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The Rosetta science team announced today that the spacecraft’s Grain Impact Analyser and Dust Accumulator (GIADA) has captured its first dust grains from Comet 67P/C-G.
Earlier this month, GIADA detected the first four dust grains in its Impact Sensor. The first detection was made on 1 August, when Rosetta was 814 km from 67P/C-G, and about 543 million kilometres from the Sun. Further impacts from three more dust grains were detected on 2, 4, and 5 August, at distances of 603, 286, and 179 km from the comet, respectively.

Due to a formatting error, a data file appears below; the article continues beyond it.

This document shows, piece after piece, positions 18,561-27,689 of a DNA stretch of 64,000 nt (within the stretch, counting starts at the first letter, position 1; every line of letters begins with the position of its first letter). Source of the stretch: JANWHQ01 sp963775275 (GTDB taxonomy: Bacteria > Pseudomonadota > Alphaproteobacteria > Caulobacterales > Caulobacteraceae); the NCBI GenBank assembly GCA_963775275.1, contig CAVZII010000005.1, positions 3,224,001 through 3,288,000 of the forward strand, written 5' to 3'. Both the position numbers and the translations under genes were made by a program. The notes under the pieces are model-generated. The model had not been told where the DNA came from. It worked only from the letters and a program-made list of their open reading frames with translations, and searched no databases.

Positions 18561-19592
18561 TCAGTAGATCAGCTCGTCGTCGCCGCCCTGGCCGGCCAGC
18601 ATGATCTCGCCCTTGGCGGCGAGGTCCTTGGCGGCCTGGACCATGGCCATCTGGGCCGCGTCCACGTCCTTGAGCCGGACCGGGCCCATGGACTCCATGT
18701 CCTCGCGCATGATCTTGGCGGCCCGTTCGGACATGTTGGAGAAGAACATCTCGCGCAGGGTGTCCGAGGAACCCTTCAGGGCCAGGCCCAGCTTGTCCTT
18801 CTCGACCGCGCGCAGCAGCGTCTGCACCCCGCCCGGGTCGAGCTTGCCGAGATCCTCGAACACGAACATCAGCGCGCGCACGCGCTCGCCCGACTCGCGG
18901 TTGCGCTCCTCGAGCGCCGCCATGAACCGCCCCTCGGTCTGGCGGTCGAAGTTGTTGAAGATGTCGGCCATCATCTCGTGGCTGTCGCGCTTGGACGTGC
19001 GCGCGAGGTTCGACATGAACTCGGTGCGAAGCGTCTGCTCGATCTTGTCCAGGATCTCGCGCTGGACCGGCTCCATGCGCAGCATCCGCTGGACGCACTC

There is still too little data to come to any firm conclusions about the density and make-up of the coma, but this announcement confirms that the instrument is working as designed. When the comet zips past the Sun at its closest point on August 13, 2015, this instrument will then be able to give us a very good assessment of this particular comet’s behavior as it slowly evaporates.
Meanwhile, the images keep coming. The picture at the top of the post was taken on August 12 from about 64 miles.